methods may vary, employers should seek to create an environment where diversity
is a priority and both men and women are given an equal opportunity to innovate, take the lead on new projects and influence important decisions within
the business. Another method is to focus on both
men and women employees' expertise, interests and ambitions and then tailor their job
descriptions to best leverage their unique offering. Overall, the
important idea to instil from the bottom to the top is that gender diversity is an asset; even if people believe that women and
men think differently, this will bring fresh ideas and encourage the innovation
the organisation needs to grow.
Proclinical’s employee engagement reports over the years have highlighted that career support and development opportunities is an important factor of engagement for women working for life science companies. The good news is that women outside of senior leadership and board-level, appear to have very satisfactory levels of engagement, often surpassing men. However, more senior female employees still report that there is a lack of adequate career progression opportunities for them at work, or at least easily accessible to them. Current statistics support this, as only 20% of board positions are filled by women, and perhaps unsurprisingly, women at board level tend to be among the least engaged.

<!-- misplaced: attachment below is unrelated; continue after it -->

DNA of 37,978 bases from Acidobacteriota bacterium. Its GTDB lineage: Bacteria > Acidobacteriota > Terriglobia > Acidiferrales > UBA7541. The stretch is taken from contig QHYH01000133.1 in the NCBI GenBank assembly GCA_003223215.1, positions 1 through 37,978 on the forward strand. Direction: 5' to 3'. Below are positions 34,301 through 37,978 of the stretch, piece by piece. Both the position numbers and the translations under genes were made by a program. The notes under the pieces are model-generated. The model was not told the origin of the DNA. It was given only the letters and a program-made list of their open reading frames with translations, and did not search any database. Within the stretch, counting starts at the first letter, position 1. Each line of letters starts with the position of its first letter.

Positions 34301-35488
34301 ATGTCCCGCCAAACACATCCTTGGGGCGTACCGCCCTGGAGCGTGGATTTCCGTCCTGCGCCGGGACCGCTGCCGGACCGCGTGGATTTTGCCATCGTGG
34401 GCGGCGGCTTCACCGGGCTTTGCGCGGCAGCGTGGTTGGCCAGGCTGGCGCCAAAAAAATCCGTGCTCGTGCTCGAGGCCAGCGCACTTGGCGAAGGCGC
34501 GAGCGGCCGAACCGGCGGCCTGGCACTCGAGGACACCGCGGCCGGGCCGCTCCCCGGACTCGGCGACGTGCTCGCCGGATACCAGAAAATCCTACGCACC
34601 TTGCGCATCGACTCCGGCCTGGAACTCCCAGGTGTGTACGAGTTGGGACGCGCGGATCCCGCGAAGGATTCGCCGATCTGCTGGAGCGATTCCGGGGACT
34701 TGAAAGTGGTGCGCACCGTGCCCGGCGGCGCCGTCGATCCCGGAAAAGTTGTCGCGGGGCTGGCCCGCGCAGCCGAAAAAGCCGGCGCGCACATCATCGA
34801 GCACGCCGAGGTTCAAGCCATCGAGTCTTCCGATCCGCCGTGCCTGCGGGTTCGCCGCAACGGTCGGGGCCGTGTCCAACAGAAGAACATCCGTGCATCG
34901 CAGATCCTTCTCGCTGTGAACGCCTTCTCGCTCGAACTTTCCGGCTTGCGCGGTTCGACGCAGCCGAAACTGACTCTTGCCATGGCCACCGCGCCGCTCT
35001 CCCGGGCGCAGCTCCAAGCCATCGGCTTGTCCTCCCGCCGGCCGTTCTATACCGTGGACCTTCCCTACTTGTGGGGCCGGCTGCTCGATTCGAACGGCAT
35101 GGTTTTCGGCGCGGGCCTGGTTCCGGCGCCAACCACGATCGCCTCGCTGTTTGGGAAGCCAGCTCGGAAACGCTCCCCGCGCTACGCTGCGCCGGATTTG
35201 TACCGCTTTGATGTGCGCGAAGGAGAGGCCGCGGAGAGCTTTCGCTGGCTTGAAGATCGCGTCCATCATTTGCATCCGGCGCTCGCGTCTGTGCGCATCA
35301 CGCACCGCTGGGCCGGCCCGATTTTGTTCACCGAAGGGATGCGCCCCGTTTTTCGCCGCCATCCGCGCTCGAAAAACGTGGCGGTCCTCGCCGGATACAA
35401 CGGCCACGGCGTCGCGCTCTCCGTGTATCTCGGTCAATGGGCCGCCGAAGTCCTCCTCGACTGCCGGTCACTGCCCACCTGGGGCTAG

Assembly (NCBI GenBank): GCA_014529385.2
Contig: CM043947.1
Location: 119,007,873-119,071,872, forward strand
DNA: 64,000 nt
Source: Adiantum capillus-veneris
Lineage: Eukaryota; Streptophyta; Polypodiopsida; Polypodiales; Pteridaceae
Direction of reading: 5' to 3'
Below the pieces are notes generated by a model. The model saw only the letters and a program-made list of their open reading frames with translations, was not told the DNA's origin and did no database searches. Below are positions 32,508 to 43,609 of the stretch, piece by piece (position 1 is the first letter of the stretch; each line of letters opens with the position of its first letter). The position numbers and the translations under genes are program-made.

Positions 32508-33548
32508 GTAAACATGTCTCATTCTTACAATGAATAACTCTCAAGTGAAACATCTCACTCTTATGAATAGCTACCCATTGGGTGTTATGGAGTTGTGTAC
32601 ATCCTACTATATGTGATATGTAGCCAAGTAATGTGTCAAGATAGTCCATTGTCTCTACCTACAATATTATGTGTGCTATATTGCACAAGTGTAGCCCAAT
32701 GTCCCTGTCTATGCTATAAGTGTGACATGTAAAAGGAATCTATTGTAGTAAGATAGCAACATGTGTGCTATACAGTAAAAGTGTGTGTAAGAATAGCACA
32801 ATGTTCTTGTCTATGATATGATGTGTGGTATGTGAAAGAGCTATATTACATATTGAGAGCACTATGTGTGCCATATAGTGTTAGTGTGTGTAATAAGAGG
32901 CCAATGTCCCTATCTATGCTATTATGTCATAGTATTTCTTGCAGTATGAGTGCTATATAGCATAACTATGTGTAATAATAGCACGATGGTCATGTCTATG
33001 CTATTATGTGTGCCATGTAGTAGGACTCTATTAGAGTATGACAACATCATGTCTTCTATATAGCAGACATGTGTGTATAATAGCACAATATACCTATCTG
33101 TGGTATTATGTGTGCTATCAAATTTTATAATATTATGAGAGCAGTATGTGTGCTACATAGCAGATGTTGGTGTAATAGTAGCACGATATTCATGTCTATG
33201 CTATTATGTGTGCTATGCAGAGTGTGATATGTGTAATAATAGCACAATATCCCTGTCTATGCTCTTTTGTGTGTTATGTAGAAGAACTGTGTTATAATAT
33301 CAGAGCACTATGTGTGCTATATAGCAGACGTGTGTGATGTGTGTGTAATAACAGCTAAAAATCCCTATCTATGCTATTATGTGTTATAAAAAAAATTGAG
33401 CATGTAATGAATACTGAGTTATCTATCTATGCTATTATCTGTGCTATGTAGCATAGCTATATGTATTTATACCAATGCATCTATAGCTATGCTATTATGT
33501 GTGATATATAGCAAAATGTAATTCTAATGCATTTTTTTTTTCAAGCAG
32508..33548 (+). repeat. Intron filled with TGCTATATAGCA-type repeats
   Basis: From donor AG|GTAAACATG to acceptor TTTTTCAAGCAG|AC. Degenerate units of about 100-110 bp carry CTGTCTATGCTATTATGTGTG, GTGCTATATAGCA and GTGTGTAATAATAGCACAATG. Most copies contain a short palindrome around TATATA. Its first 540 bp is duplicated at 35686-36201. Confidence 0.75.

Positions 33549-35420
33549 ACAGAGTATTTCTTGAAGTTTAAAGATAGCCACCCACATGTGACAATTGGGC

Studies on female engagement have suggested that women in junior positions often have a mentor
to help them, whereas senior women tend to have less support by those in a
position to help them progress further. As women climb the career ladder, they
become less in need of a mentor and more in need of a sponsor who can help them
network and use their own influence to facilitate their career progression. Companies could change this by doing their best to foster a culture at top level that makes the road to senior leadership as accessible to women than it is for men.
Giving senior females more constructive feedback on their performance and focusing equally on what is great about their performance and what needs
improvement are both effective (and necessary) ways of supporting women at this high level. Companies can always implement a more structured feedback/review process
to ensure this happens regularly. Other ways to better facilitate career progression for women include making social and networking events more accessible to women, ensuring they
have the opportunity to take on more challenging projects, and making it a
priority to eliminate gender bias when making hiring and promoting decisions at
Companies cannot to truly improve female employee engagement unless they have taken steps to understand women’s experience at all levels throughout the business. Carrying out engagement surveys to get to the root-cause of why female employees are not as engaged as they could be is the first step to reinventing a working culture that fully recognises women as valuable assets to the company.
For more insights on employee engagement in the life science industry, with data on many different countries and regions, please download your report today.